I have helpfully added some emojis to reflect market sentiment. You’re welcome.

Which doesn’t mean investing in shares is bad. It just means you shouldn’t feel sad if you haven’t invested yet.

The best time to start investing in your future is today. If you missed this rally, there will be others. There will also be other corrections. We invest in shares for the long-term (I’m talking at least five years, but ideally way more than that) because time smooths out the ups and downs.

Equities are only one part of a wealth strategy. The WSB crowd would have you think that you can ride the NASDAQ all the way to the millionaires’ club. But to manage risk properly, we need to put our eggs in a few baskets. This is what diversification is all about, and I wrote a whole post on it last week.

Personally, I feel like the market is a bit ‘toppy’ at the moment. You know when you go out for champagne brunch and there is an absolute peak moment, about two glasses and one croissant in, when you feel on top of the world? You are the most glamorous woman with the most charming girlfriends ever, right? Ok, that’s where I feel like the share market is right now (I could totally be wrong though).

In the next phase, the champagne is finished, you’ve foolishly progressed to cocktails, you’ve texted your ex to give him some life advice and now you need to go to bed at 7pm … that’s a correction. You don’t know when it will come, but it will come eventually – because you’ve been having so much fun.

An accurate representation of ‘Two Champagnes Into Brunch’
Photo by Julia Larson on Pexels.com

Sorry, I didn’t come here to spout doom and gloom. Markets are great, equities can be great, but just don’t get caught up in the hype, thinking they are an easy path to riches. Plenty of people who made thousands in the Gamestop surge lost it again, because the shares fell back to earth with a thud. Turns out the company still sells gaming DVDs to Dungeons & Dragons nerds in local malls. Not exactly the disruptor of the century.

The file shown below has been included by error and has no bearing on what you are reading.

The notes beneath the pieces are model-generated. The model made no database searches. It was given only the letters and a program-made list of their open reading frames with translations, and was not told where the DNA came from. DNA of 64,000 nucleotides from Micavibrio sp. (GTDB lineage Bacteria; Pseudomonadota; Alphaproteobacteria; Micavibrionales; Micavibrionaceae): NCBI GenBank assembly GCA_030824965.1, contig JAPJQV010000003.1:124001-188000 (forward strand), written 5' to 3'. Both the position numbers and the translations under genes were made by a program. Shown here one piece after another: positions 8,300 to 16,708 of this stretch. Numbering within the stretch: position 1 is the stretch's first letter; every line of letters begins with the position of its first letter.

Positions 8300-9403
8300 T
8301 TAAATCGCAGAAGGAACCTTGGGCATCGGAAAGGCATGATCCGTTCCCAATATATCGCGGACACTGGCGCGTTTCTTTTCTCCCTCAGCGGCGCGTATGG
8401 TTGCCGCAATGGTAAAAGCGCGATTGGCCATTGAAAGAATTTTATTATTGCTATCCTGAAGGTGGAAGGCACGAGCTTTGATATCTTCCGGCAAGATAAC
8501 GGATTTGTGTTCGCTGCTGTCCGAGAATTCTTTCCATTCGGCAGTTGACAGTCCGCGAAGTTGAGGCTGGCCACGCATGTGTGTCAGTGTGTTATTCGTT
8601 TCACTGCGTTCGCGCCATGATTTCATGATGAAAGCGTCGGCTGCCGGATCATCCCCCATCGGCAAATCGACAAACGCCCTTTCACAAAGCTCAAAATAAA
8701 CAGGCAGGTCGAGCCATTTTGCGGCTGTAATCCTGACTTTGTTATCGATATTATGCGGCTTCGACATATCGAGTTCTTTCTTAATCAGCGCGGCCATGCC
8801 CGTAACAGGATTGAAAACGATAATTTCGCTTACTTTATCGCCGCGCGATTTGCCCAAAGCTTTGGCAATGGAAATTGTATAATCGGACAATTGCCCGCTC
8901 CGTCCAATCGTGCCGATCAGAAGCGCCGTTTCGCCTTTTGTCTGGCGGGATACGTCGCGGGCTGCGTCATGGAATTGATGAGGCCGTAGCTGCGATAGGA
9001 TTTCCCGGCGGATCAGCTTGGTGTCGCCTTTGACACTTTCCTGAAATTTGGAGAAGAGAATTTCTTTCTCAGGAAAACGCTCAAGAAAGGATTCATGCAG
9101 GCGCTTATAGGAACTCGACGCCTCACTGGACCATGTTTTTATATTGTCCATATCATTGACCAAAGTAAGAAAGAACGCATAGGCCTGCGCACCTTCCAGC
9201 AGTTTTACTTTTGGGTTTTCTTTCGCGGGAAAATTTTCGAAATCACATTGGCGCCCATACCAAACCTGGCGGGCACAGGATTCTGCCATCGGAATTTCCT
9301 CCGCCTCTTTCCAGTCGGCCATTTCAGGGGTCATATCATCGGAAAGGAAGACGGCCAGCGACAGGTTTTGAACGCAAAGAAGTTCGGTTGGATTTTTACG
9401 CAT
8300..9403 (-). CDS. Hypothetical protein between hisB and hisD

Stock-picking is hard. Equities can be an effective way to build wealth, but picking winners on the stock market is hard, even for the professionals. I know, I work with them, and they freely admit to having made bad calls. Luckily they make plenty of good ones too.

These professionals have literally all day, every day, to research stocks. They have crazy spreadsheets, a bunch of data sources and often get to meet with company management and grill them with questions. Normal people like us can certainly have a go at direct share investments, but we need to be humble about it. Can we really outperform the experts over the long term?

This is one reason I invest passively through ETFs (more on that here). But plenty of people also pay active fund managers to do the hard yards for them, because they see it as an investment (pun intended). So if you’re not sure you have the time, motivation or skills to be a Wolf of Wall Street, just outsource it!

In summary, I just want to reassure you that:
1. You don’t have to be on Reddit to make money from shares
2. Investing in equities can be an effective way to build wealth, but should be part of a broader plan
3. If you aren’t sure about what stocks to buy, it’s totally cool to outsource it.